Online retailers facing charges of foreign exchange-related violations, such as Flipkart, will have to demonstrate that their transactions are on an ‘arm's length basis’ with FDI-funded associates and other entities, including those supplying them goods wholesale.
Some of the e-commerce companies are facing an investigation by the Enforcement Directorate (ED) for allegedly violating the current policy that explicitly bans foreign direct investment (FDI) in online multi-brand retail while full foreign ownership is allowed in wholesale e-commerce.
Although companies deny any wrongdoing, authorities suspect that many have structured their business in such a way that foreign capital comes to the wholesale business and other associates, which indirectly support the retail operations.
Official sources said one of the aspects the ED investigation focuses on is whether foreign-funded wholesale trading entities have entered into transactions such as under-invoiced sale of goods or soft loans amounting to indirect infusion of foreign funds into the retail outfits of e-commerce companies in violation of the FDI policy.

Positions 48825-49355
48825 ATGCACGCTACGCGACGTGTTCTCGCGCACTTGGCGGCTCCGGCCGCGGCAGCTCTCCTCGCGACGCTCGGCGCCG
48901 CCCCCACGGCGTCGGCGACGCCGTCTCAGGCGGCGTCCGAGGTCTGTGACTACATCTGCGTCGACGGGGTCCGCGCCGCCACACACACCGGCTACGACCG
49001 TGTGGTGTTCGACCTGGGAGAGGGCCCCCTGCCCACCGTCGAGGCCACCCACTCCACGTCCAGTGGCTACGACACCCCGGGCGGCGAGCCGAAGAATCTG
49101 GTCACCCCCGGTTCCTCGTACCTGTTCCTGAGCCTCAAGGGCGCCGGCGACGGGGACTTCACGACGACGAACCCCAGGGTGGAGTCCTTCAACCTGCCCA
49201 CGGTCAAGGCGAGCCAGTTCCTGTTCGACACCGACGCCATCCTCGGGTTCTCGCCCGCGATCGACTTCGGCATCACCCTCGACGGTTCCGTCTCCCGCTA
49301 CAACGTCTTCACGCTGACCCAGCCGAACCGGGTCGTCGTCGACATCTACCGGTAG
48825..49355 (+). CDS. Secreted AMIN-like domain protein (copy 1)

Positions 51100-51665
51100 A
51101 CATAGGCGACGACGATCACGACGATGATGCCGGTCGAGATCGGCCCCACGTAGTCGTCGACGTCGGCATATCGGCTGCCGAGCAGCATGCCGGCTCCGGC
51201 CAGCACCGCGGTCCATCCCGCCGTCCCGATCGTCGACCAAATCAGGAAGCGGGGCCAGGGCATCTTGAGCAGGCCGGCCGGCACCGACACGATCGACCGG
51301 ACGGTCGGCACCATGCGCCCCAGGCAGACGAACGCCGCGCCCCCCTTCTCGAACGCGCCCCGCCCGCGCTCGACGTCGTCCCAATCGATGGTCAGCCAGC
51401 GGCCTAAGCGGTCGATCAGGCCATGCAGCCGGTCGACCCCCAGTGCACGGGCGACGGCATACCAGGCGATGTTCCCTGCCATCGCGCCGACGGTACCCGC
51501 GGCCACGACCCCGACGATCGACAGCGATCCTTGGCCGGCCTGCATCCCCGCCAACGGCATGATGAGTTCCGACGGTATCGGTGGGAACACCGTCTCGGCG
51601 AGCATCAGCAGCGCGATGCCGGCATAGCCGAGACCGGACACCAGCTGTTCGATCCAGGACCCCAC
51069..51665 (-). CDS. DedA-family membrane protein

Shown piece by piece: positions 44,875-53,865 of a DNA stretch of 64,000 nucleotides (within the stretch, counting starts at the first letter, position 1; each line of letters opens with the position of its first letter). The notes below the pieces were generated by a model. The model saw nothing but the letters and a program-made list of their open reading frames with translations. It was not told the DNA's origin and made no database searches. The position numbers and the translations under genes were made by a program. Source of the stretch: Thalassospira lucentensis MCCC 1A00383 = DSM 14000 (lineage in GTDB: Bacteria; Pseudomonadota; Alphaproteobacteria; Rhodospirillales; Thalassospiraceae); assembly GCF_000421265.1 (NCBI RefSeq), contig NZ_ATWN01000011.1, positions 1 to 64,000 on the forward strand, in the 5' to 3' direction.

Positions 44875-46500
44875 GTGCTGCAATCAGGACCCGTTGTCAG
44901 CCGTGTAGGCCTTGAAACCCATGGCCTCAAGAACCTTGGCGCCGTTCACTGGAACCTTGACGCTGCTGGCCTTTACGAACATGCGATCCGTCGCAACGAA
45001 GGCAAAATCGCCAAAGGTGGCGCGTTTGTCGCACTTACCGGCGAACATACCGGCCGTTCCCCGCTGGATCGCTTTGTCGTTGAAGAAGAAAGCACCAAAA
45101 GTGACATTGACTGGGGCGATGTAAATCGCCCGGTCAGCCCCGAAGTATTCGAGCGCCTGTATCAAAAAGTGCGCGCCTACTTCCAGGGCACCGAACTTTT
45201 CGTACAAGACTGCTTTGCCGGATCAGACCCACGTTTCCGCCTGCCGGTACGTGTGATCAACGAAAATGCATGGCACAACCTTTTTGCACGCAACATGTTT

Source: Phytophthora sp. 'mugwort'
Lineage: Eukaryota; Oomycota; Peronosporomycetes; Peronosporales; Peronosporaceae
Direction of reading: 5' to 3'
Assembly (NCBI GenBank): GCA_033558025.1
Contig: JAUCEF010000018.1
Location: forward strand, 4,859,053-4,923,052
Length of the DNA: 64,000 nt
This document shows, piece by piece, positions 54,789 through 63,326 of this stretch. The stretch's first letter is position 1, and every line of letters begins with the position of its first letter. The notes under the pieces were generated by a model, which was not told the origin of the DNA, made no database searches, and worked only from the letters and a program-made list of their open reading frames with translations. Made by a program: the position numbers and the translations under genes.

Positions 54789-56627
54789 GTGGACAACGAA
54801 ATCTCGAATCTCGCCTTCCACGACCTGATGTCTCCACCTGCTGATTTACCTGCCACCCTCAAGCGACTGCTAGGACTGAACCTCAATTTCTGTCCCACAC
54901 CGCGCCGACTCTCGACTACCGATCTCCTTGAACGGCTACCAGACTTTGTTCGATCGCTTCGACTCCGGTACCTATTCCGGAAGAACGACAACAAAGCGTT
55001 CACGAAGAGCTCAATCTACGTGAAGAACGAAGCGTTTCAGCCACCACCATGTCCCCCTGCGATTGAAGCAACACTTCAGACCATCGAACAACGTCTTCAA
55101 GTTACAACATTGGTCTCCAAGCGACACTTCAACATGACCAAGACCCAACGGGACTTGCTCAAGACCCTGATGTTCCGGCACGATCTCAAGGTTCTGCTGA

The probe also covers whether there is a firewall in terms of ownership and management between the retail entity engaged in e-commerce activity and the wholesale trading associate. The idea is to ensure that foreign investors do not influence the businesses decisions of the e-retailing.
Portals such as snapdeal.com, yebhi.com, myntra.com, jabong.com, firstcry.com and lenskart.com are among the major players in India's roughly $12-billion e-commerce industry growing at about 34% a year. According to an investment tracking agency, capital flow into India's e-commerce firms rose 258% to $805 million in 2013-14 from $224.85 million a year-ago, indicating the high capital requirement of the fledgling industry.
Arm’s length principle in transactions with a foreign- funded entity would mean that these are done as if the parties concerned are totally independent and are doing business subject to market forces. That would prevent any shifting of foreign funds into the retail e-commerce business under the garb of trade deals.
“Foreign Exchange Management Act (FEMA) is a civil law and its violation is generally not considered a serious offence. ED's notice to businesses are usually in the nature of asking for facts for the agency to satisfy itself about the status of legal compliance,” said a person privy to the ED investigation.
The person also said that ED, although empowered to prosecute the accused, has no power to arrest anyone. Besides, FEMA allows compounding of an offence or settling the case with the authorities by paying a penalty.